December 24th, 2002 07:51 PM
Win32 API Programming with C (PART 2)
Part 2 - Win32 API Programming series
Today we are going to first understand the process behind creating and using windows, and we will uncover a little of how the message driven structure of Windows works. The windows.h header file has a bunch of pre-defined function prototypes, typedefs structures and more. You will only become familiar with them if you experiment and practice. I strongly encourage you to download the Win32 Programmer's Reference or visit http://msdn.microsoft.com and look up the functions. This way you can become familiar with the arguments and their meanings. Teaching after all is really giving guidance and helping students overcome hurdles, but spoon feeding does not benefit anyone.
I included an atachement example complete with comments. It should compile and work with no problems. Be sure to read the comments and examine the code. Try to understand how it works. This tutorial is therefor aimed at getting your feet wet. The only code example in this tutorial is the atachemnt, so be sure to download the atachemnt and criticize my work.
In our last code example used the MessageBox function to create a small window. But much of the work involved in the creation of the window was done in the background for you. Lucky for you, you were saved from seeing all the neat stuff. Lets now try to understand the process of creating and using a window:
Drawing the window: (WM_PAINT, WM_MOVE: The Body)
First we know that the window was drawn onto the screen, in DOS we would have had to worry about the graphics mode or screen mode, but in Win32 that is all taken care of for us. When we drag the window to a new position the window must re-draw itself in the new window position, this makes sense. In the Win32 API the message WM_PAINT and WM_MOVE are sent when the window moves and when the window should re-paint itself. (See the window procedure below)
But how do we draw the window? Well if you think about a bike, you know that every bike has some common features, all bikes have a frame, all bikes have wheels, and all bikes have a handle bar. But yet all bikes have their own unique features such as color, size and speed. For this we have a blueprint for a bike. And from this blueprint we can make changes and thus we can make any kind of bike we want. Well windows are similar, except instead of calling it a blue print, we call it a window class. In the case of our MessageBox function this was all taken care of for us, and the class was pre-made. But if we want to create our own custom window with the CreateWindow function, we will need to make our own class or use a predefined class. We make a class first by filling in the members of a WNDCLASS structure, then passing the structure as an argument to the RegisterClass function. The header file windows.h defines a WNDCLASS structure so all we do is make an instance, and then fill in our instance. Once a window class is registered we can use it in subsequent calls to CreateWindow, or the newer CreateWindowEx function.
Windows are message driven: (Window procedure: The Brain)
Windows is message driven, every time the user types on the keyboard or clicks the mouse button, a message is sent. Every time the window is dragged it is sent a message. A message is composed of wParam and lParam values which are both 32 bit values to be discussed another day. So now we know that the window received messages but what does it do with these messages? Does it just sit there and do nothing or does it flash fancy animations on the screen? For this we need a window procedure. The window procedure is a function that will be called every time the window receives a message. The arguments to the window procedure are filled in for us by the operating system. The procedure is responsible for apropriatly handling these messages. A pointer to the window procedure function is stored in the WNDCLASS structure that we filled in before creating the window. This way we attach the procedure to the window, as a application may have many procedures.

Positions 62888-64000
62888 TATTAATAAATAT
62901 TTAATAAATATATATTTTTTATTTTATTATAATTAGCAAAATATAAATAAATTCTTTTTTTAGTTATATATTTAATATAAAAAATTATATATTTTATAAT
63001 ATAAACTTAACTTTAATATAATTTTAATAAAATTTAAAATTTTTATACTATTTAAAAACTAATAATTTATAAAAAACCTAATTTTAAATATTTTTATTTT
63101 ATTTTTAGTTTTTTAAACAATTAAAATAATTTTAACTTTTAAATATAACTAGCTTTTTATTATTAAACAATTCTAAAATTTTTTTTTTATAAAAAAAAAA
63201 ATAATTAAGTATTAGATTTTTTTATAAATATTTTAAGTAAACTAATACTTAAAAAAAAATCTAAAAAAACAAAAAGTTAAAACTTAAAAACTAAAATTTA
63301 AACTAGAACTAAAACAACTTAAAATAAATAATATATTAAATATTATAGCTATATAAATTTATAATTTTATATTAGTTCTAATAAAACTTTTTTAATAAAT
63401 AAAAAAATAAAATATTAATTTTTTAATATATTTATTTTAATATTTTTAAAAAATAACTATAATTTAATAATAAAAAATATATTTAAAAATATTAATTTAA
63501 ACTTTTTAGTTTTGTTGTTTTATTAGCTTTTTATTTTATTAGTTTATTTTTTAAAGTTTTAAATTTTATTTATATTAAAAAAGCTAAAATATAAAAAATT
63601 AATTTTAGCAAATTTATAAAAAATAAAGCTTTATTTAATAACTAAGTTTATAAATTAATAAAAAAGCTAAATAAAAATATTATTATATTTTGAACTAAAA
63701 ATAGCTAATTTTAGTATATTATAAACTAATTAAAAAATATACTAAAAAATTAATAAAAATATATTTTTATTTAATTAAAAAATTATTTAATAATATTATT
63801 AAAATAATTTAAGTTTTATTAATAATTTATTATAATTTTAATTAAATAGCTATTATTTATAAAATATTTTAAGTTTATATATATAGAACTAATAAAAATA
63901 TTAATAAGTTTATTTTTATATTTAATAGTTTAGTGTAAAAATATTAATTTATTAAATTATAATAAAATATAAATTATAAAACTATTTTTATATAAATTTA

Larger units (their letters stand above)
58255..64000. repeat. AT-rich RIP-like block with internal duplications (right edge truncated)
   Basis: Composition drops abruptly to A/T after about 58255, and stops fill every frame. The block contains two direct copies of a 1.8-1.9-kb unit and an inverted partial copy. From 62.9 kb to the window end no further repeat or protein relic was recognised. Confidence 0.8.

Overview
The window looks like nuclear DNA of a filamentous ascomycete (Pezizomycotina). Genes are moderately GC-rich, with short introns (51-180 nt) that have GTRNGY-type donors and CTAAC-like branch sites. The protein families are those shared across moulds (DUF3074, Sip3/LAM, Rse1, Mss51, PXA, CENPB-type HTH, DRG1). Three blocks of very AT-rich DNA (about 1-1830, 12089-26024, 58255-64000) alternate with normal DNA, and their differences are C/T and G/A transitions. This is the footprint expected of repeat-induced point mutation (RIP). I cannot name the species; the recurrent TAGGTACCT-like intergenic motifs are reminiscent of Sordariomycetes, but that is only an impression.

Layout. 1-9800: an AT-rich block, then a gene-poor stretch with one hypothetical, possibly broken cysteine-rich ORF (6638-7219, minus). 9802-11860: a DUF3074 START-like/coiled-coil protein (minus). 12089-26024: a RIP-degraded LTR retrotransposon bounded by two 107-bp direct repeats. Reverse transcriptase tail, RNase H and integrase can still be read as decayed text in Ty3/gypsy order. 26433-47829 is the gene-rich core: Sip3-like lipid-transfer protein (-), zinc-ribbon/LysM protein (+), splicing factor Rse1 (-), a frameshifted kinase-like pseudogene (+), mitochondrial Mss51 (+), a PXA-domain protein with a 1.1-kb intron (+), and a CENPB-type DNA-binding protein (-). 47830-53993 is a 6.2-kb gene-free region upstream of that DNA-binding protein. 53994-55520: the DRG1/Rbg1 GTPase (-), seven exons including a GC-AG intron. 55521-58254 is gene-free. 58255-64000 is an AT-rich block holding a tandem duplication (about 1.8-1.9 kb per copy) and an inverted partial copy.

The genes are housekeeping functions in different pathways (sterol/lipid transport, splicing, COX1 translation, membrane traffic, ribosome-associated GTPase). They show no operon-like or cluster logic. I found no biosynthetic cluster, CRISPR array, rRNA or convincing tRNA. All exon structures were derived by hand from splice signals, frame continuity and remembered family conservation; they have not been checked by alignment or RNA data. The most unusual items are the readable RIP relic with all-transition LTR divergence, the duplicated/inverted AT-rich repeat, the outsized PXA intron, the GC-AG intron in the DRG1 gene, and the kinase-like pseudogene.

Dispatching the messages: (The Heart)
Ok so far we have a brain, thats our window procedure and it handles all the messages. We also have drawn the window. So we have the body and the brain, but just like a human we need a heart. Ok so the user moved the window, and the message WM_MOVE gets sent to the window to tell it we want it to move right? Well not exactly. When the user does something such as clicking the mouse, this message goes into a message quote, it sits in the message quote until we are ready, then we dispatch the message to the window procedure.
So how do we do this and why didn't we have to worry about this with MessageBox? First the MessageBox function is pre written to do all this work for us, but when we use the CreateWindow function to make our own window, now we have to worry about all this small detail. For handling messages in the message quote we have some functions that we made for us. We will only concern ourselfs with GetMessage, TranslateMessage and DispatchMessage. First we use GetMessage to retrieve a message from the message quote. Next we use TranslateMessage which basically does some parsing of virtual key messages, without this some things wont work, so be nice and translate. Once we have "gotten" the message from the top of the message quote, did some parsing, now we can dispatch it to our destination window, which, as you guessed gets processed by our window procedure. But if we only did this once, only one message would get processed. But as we know windows is message driven, so we can expect to receive more messages in our quote. So using a loop we can continue to get messages and dispatch them to the appropriate window.
Lets take a look at a example of a window that will weave all of our new found knowledge together: (ATTACHMENT ONLY) Be sure to remove the txt extension, leaveing cpp inctact